Orlando Magic Playbook: How the Toronto Raptors have eliminated Nikola Vucevic

Nikoila Vucevic's struggles in the playoffs perhaps previewed a murky future. (Photo by Mark Blinch/NBAE via Getty Images)
Nikoila Vucevic's struggles in the playoffs perhaps previewed a murky future. (Photo by Mark Blinch/NBAE via Getty Images) /
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Nikola Vucevic, Orlando Magic, Toronto Raptors
TORONTO, CANADA – APRIL 13: Nikola Vucevic #9 of the Orlando Magic shoots the ball against the Toronto Raptors during Game One of Round One of the 2019 NBA Playoffs on April 13, 2019 at the Scotiabank Arena in Toronto, Ontario, Canada. NOTE TO USER: User expressly acknowledges and agrees that, by downloading and or using this Photograph, user is consenting to the terms and conditions of the Getty Images License Agreement. Mandatory Copyright Notice: Copyright 2019 NBAE (Photo by David Sherman/NBAE via Getty Images) /

The pick and pop problem

So if the post-ups are not working for Nikola Vucevic, then the team has to turn to pick and rolls to try to get him going and scoring. That will at least loosen the defense.

Here the Toronto Raptors have again caused a lot of problems for the Orlando Magic. The Magic simply have struggled to execute pick and rolls consistently. And the Raptors have counteracted Vucevic on pick and rolls by attacking the ball handlers with pressure.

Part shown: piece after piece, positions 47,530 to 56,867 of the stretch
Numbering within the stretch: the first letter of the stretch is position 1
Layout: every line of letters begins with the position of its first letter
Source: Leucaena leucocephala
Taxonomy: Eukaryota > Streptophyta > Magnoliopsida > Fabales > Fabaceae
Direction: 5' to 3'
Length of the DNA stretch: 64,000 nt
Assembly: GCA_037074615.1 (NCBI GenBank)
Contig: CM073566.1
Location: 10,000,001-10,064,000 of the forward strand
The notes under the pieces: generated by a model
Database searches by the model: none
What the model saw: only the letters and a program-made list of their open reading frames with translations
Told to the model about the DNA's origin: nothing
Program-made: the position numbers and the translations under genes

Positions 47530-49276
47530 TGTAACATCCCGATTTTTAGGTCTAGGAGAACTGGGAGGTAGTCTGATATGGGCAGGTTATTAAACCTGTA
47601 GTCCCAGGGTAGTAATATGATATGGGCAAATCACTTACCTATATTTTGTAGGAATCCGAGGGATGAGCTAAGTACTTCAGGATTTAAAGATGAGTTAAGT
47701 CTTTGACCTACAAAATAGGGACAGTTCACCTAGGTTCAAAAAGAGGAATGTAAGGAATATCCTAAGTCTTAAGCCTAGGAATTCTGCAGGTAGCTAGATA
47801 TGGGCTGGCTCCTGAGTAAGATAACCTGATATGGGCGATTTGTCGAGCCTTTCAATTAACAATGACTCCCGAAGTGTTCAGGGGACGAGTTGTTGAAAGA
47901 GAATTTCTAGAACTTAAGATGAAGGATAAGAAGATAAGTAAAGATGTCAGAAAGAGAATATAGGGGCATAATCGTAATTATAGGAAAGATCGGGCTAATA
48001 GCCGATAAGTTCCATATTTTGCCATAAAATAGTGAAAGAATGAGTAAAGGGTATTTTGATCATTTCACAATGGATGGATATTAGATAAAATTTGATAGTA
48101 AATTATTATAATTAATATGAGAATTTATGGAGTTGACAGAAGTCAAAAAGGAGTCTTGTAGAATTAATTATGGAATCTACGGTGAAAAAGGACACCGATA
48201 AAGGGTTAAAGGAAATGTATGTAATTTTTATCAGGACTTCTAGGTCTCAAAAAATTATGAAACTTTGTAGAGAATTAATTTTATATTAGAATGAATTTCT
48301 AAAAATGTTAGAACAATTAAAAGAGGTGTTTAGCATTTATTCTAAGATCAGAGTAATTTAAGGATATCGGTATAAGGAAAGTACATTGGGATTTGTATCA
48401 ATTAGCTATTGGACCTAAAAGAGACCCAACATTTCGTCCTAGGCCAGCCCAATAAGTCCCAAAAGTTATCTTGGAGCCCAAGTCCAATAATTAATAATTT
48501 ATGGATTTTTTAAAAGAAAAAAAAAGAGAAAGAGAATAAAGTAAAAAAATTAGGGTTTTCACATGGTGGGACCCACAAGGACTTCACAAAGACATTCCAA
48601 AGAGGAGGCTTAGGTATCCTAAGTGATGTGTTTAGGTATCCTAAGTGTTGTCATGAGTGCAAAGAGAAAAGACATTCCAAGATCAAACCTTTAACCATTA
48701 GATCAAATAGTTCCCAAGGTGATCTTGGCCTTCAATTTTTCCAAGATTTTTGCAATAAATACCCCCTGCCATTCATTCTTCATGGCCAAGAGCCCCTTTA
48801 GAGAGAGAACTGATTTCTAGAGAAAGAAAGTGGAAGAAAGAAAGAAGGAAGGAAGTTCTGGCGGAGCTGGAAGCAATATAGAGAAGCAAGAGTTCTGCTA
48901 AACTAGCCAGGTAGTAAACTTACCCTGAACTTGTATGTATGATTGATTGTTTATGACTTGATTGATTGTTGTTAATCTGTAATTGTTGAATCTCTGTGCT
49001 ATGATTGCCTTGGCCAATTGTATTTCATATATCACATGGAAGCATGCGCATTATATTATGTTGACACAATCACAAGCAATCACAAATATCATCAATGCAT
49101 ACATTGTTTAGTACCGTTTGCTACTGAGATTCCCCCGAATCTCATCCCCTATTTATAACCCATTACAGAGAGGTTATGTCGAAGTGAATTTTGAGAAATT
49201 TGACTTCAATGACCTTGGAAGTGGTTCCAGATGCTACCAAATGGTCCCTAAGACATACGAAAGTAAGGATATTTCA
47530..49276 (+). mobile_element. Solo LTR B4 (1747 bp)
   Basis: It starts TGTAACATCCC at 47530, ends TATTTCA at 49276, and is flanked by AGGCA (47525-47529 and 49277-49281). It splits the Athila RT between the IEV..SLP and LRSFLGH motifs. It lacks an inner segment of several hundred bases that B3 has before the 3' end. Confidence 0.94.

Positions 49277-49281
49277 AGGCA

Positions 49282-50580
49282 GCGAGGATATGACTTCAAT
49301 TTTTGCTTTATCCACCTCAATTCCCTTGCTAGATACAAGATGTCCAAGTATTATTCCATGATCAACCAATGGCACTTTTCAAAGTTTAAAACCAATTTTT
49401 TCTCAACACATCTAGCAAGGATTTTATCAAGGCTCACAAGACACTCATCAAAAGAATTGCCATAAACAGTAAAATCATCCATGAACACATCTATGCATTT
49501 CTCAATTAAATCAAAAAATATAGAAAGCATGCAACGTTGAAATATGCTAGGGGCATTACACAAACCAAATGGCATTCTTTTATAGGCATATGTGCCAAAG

Toronto’s length and ability to switch almost every position has stymied the team’s ability to get into the paint and turn the corner into the lane. The Magic’s offense has accurately gotten stuck in these situations.

The Raptors’ perimeter defense has been tough to crack. But they have even made it difficult to get Vucevic involved in pick and rolls. The pressure Toronto employed on Orlando ball handlers kept the team from even initiating pick and roll sets. That eliminates a lot of Vucevic’s effectiveness already.

This dribble handoff action is fairly common for the Magic. They deliver the ball to Vucevic in the high post and he waits for the guard to run off him to hand the ball off. He then can act as a screener immediately in a pick and roll.

Early in the game, the Raptors do a good job of defending this action. Marc Gasol holds his ground and steps up to prevent any further dribble penetration. Danny Green stays with D.J. Augustin and is able to keep him from seeing Nikola Vucevic rolling to the short corner.

They are able to work in concert to prevent any passing lane from opening up and Vucevic is effectively taken out of the play. Perhaps Augustin can anticipate this and dish it to Vucevic sooner. Or maybe Jonathan Isaac can cut to the hoop behind Pascal Siakam, who is pinching in to further keep D.J. Augustin from the lane.

The issue here is again, there are no outlets for Augustin. He either restarts the play or forces a pass. He does the latter and it results in a turnover.

Orlando Magic
Orlando Magic /

Orlando Magic